There are a surprising number of variations on how Christians cross themselves, though. So, if you don't do it exactly as it's illustrated here, it's no biggie. And your salvation won't go out the window if you don't cross yourself, of course. But, for the reasons listed above, it can be meaningful.

After making the sign of the cross, I always touch my heart three times, again "in the name of the Father, Son, and Holy Spirit," expressing my love for God, doing so after I receive Christ's body and blood in Holy Communion. (Or, on those rare occasions when I'm blessed to be in the congregation worshiping as someone else leads the service.)

What, exactly, is marriage for? And why be married?

Genesis 2:18-24
In the name of the Father, Son, and Holy Spirit. Amen.

Marriage is a covenant involving three parties: God, a man, and a woman.

Covenant is a word we don’t use very often these days, but from the standpoint of Scripture, it’s a word that means a relationship backed by commitments. In marriage, those commitments come from God and from the man and the woman.

Like the covenant that God makes with us in Holy Baptism, when He adopts us as His children and pledges to never give up on us, the commitment made by God to those who marry in the name of the Father, Son, and Holy Spirit, is ironclad.

The promise that God made through Moses to His covenant people in Deuteronomy 31:6, is the promise that He makes to you today, Ben and Jill, as you enter a marriage covenant with God today: “Be strong and courageous. Do not be afraid or terrified...for the Lord your God goes with you; he will never leave you nor forsake you.”

The problem, of course, is that while God is always reliable, we human beings can be less than that.

We sometimes fudge on our commitments.

Or become less than diligent in keeping them.

Or we take each other for granted.

Or we look for escape hatches.

Or one partner tries to be "in charge."

Or we turn our marriages into boxing matches.

Because of the humanity of the men and women in marriage covenants, many people, including Christians, have given up on marriage altogether.

Why did God create marriage?

And why should you enter your own marriage, Ben and Jill, with anticipation?

A clue in answering those questions, I think, can be found in Genesis 2:18-24. There, we’re told about how God created the first woman and the first marriage. Verse 18 says: “Then the Lord God said, ‘It is not good that the man should be alone; I will make him a helper fit for him.’”

We were made for relationships and for intimate relationships.

The Bible says that we were made in the image of a triune God, one God in three persons, Who for all eternity has lived in a relationship of intimacy and mutual self-sacrifice, of mutual care.

God knows that thinking, feeling beings need relationships with other thinking, feeling beings.

That’s why God made us: So that His overabundant love could give us life and so that we could know and be known by God.

But God also knows that we aren’t spirits. We’re flesh and blood. It helps us to remember that God is there and that God loves us, that God forgives the repentant, that God gives new life to those who die to themselves--taking up their crosses and pouring themselves out for others, when God brings us other human beings to love and be loved in a relationship of enduring commitment, a covenant with another human being who is both like us and different at the same time.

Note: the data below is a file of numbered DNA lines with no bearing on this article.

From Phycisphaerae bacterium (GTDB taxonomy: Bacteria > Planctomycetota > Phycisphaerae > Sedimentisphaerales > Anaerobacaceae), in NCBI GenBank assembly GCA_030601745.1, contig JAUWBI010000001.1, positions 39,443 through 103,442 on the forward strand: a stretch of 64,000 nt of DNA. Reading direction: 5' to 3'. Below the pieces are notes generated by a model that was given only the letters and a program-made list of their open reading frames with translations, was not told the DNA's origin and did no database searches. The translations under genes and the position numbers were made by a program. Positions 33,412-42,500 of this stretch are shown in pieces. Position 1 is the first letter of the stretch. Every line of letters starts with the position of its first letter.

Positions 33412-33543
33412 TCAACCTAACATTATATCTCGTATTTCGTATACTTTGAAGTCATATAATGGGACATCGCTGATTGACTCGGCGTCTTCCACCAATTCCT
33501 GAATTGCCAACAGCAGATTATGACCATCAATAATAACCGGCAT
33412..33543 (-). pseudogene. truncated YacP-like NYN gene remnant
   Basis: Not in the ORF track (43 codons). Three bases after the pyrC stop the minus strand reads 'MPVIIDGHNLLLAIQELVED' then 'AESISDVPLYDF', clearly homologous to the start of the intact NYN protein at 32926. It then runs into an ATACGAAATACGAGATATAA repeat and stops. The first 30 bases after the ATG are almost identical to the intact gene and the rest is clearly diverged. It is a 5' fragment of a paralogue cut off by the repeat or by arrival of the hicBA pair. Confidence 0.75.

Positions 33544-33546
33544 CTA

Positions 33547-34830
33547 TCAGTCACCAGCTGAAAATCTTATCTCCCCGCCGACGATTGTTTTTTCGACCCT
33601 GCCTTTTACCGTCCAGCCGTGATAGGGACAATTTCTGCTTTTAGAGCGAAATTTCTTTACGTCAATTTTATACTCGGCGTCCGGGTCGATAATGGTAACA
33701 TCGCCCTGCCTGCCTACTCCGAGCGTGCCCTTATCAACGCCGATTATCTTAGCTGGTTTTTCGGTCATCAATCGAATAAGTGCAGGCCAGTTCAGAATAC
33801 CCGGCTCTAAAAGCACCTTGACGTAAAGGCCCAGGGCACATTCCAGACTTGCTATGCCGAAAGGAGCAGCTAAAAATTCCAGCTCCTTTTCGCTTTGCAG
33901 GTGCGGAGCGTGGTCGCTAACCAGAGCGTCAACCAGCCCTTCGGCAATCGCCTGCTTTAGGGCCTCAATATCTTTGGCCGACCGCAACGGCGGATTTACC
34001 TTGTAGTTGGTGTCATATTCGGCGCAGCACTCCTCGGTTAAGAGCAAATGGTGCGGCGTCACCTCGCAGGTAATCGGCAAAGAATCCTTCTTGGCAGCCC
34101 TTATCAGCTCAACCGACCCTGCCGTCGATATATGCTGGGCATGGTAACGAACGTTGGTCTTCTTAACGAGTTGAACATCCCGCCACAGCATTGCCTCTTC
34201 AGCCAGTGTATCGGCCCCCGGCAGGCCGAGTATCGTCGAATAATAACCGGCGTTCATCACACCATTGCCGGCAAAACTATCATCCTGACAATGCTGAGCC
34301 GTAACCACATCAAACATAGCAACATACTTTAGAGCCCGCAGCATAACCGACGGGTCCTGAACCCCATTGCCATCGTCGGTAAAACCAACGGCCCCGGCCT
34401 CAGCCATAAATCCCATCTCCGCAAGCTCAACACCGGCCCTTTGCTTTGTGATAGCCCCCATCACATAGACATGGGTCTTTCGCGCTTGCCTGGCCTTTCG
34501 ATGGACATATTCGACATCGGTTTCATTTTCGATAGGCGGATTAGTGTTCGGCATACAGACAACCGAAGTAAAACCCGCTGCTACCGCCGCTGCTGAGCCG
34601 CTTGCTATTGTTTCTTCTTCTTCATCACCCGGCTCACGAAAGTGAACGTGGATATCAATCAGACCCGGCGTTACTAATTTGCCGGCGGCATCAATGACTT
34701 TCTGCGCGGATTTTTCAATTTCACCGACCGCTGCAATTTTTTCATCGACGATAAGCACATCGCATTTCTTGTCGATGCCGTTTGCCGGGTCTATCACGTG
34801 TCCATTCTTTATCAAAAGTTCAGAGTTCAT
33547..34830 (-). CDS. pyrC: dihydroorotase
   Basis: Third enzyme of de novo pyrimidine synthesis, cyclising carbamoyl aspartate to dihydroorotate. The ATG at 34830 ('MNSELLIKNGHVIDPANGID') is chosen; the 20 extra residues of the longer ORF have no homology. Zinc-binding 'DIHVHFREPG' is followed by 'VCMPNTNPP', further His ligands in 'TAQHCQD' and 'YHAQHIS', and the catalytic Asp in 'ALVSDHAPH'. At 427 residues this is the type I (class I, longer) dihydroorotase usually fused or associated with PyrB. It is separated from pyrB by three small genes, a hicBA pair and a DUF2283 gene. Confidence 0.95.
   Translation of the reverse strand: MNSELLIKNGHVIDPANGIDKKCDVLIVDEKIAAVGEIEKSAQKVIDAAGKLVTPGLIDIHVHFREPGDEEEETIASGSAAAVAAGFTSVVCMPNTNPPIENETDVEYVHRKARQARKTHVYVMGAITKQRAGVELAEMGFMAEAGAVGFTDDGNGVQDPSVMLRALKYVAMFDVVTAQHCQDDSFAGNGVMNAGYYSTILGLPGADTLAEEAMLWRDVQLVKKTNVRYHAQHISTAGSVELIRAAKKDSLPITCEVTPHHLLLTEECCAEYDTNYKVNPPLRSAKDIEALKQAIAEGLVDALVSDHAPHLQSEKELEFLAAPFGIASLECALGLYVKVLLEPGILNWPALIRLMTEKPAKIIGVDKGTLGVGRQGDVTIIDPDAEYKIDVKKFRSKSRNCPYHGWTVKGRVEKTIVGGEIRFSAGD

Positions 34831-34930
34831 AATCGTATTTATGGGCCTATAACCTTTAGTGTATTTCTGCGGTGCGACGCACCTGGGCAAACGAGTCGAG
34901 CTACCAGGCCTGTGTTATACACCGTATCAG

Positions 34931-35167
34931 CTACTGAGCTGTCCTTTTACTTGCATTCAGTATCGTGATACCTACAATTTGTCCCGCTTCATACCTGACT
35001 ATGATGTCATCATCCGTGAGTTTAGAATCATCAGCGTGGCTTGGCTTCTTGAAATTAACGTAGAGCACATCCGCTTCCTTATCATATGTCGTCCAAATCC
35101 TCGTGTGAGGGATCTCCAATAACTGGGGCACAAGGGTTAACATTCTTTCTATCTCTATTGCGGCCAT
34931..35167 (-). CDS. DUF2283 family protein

God made marriage to be a foretaste of the pure and eternal relationship we will enjoy with Him and with all who repent and believe in Jesus Christ beyond the gates of death. In that sense, good, Christian marriages can be a kind of preview of coming attractions!

We can see all of this in the last part of Genesis 2:18. God says of Adam: “I will make him a helper fit for him.” Some people look at that noun, helper, and think that it means assistant. But the word in the original Hebrew means not only someone who helps, but also one who brings succor, comfort, encouragement, who builds another up, who nurtures.

And the word translated as fit for means corresponding to.

Husband and wife, these two people made in God’s image, are designed then to fit hand in glove and encourage, comfort, and nurture one another as they seek to be all that two people who seek to follow Jesus Christ can be.

Wife and husband are meant to use their gifts, talents, and abilities to lovingly help and challenge each other to grow as confident, humble disciples of Jesus Christ.*

No wonder that, if I dare to mention him here in this Presbyterian sanctuary, Martin Luther called every family built on this covenant involving God, a woman, and a man, “a little church.”

Jill and Ben, I have been so impressed by the two of you as we have met together and talked about your marriage covenant. (Though I confess, I don't quite get the whole Justin Bieber thing.)

As you enter into that covenant today, I pray that you will seek the power of God’s Holy Spirit every day to be exactly what Christ is calling you to do on this day: helpers fit for each other, partners made in the image of God, committed to being and helping one another to give glory to the One Who gave You life and the One Who gives you new and everlasting life through Jesus Christ.